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Nightengale Archaeological Center to reopen next year for field trips, tours

Nightengale Archaeological Center

The Nightengale Archaeological Center is no longer operated by the Llano Uplift Archaeological Society. The Lower Colorado River Authority, which owns the land and the facilities, plans to make improvements to the property and reopen it to the public for scheduled field trips and summer camps. Courtesy photo

The Nightengale Archaeological Center in Kingsland should reopen sometime in 2022 for field trips, tours, and summer camp, according to the Lower Colorado River Authority, which recently ended a 30-year partnership with the Llano Uplift Archeology Society to operate the facility

LCRA plans to make repairs to the property before reopening to the public. Visitors will be welcome during prescheduled programs or summer camp, which is how public access was handled in the past, said LCRA spokesperson Clara Tuma in an email to DailyTrib.com. 

The LCRA and the society first signed an agreement in 1991 that expired the next year. 

“Since then, the LUAS has stored items and used the facility off and on without a formal agreement in place,” Tuma continued in the email. “In 2021, LCRA asked LUAS to secure a land use permit to formalize an agreement that would allow the group to continue use of the property. LUAS members have informed LCRA they do not want to pursue a land use permit.”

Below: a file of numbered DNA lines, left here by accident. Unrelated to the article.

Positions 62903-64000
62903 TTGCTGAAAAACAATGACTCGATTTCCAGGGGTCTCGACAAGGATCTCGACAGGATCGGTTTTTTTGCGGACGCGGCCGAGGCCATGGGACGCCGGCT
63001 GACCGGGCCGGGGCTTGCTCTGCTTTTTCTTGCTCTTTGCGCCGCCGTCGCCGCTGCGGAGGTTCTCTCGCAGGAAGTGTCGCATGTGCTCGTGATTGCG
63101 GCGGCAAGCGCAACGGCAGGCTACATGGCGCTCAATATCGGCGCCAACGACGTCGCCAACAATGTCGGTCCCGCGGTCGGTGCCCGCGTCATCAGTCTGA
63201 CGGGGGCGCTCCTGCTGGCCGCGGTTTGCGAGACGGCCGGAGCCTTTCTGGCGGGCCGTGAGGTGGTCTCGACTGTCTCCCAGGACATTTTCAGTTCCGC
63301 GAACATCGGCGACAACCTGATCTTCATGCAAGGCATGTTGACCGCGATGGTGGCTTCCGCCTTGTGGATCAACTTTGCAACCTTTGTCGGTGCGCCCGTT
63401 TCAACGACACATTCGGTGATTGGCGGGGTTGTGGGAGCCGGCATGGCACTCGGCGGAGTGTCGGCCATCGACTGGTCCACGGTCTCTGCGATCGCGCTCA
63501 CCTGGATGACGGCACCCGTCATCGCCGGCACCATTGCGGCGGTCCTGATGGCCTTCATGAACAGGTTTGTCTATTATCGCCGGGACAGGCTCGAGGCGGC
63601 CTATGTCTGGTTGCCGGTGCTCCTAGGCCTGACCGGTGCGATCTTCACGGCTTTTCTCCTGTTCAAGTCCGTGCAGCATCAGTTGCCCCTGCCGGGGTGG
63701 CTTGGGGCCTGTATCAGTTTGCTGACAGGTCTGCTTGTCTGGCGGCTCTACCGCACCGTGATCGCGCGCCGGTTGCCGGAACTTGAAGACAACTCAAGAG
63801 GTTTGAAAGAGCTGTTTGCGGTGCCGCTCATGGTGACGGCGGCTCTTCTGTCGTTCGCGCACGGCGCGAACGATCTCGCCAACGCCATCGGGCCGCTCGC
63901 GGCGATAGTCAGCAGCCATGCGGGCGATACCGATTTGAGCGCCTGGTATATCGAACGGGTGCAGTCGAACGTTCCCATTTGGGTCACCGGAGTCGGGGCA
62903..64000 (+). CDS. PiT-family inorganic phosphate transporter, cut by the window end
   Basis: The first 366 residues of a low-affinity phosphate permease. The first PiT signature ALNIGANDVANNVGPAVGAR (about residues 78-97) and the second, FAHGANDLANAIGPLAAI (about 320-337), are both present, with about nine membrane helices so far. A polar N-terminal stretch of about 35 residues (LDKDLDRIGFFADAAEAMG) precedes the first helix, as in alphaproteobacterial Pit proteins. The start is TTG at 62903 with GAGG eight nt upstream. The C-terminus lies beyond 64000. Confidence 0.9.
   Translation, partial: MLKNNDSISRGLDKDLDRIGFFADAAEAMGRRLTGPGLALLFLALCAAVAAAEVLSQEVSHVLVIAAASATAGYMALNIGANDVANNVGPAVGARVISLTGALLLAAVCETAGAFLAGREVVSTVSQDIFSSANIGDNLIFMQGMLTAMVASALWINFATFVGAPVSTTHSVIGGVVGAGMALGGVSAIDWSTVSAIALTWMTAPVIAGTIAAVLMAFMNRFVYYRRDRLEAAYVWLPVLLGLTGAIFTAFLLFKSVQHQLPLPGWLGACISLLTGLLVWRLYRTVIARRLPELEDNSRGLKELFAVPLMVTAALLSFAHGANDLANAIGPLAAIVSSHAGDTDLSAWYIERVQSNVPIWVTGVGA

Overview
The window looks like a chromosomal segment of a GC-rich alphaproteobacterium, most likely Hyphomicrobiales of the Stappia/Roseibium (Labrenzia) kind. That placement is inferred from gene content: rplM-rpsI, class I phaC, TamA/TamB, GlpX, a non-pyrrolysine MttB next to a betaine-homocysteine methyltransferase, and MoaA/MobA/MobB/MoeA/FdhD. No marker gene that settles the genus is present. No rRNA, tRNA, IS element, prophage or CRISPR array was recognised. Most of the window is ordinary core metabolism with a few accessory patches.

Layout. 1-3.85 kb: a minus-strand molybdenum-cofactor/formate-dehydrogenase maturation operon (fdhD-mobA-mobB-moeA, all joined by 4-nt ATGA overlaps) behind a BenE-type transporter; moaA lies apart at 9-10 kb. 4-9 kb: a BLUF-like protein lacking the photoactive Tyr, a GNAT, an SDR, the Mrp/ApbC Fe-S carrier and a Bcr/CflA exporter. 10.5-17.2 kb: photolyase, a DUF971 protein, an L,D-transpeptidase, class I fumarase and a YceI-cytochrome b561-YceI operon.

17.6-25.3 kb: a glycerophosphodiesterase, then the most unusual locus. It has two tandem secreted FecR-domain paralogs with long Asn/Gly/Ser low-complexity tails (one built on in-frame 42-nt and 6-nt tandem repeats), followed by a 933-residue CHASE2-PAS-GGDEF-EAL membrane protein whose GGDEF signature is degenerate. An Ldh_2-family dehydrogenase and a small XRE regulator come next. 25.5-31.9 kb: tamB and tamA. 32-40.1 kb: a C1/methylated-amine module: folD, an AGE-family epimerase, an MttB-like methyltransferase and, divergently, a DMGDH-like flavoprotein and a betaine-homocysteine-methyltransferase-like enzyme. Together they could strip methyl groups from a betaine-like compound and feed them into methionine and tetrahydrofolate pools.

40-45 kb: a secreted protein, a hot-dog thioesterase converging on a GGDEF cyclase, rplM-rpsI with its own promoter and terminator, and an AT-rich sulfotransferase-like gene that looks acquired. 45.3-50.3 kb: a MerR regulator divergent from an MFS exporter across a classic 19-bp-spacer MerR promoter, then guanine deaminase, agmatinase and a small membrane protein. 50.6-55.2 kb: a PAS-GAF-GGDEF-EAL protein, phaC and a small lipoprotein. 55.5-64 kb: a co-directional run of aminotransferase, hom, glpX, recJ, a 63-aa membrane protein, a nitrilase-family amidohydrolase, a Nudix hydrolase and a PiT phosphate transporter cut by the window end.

The permit would cost $150 annually and require proof of insurance in the event of damage during use of the property. 

“It was a lot of work for us,” LUAS Archaeological Project Director Chuck Hixon told DailyTrib.com when the story first broke. “We had been having to cut back over the years. We had to give tours, check on the place from time to time, and maintain the hiking trails, but we’re fine. That’s the way it goes.”

The center is located at 201 Circle Drive on the shores of Lake LBJ, just before RR 1431 climbs up Lookout Mountain and descends into Kingsland. It was discovered as an archaeological site when neighbors in the Twin Oaks subdivision reported looters. Both professional and amateur archaeologists excavated the site and have catalogued more than 100,000 artifacts over the years. Most are archived and are being studied at the University of Texas at Austin. 

According to reports, the area was occupied up to 6,500 years ago and maybe up to 10,000 years ago.

suzanne@thepicayune.com

1 thought on “Nightengale Archaeological Center to reopen next year for field trips, tours

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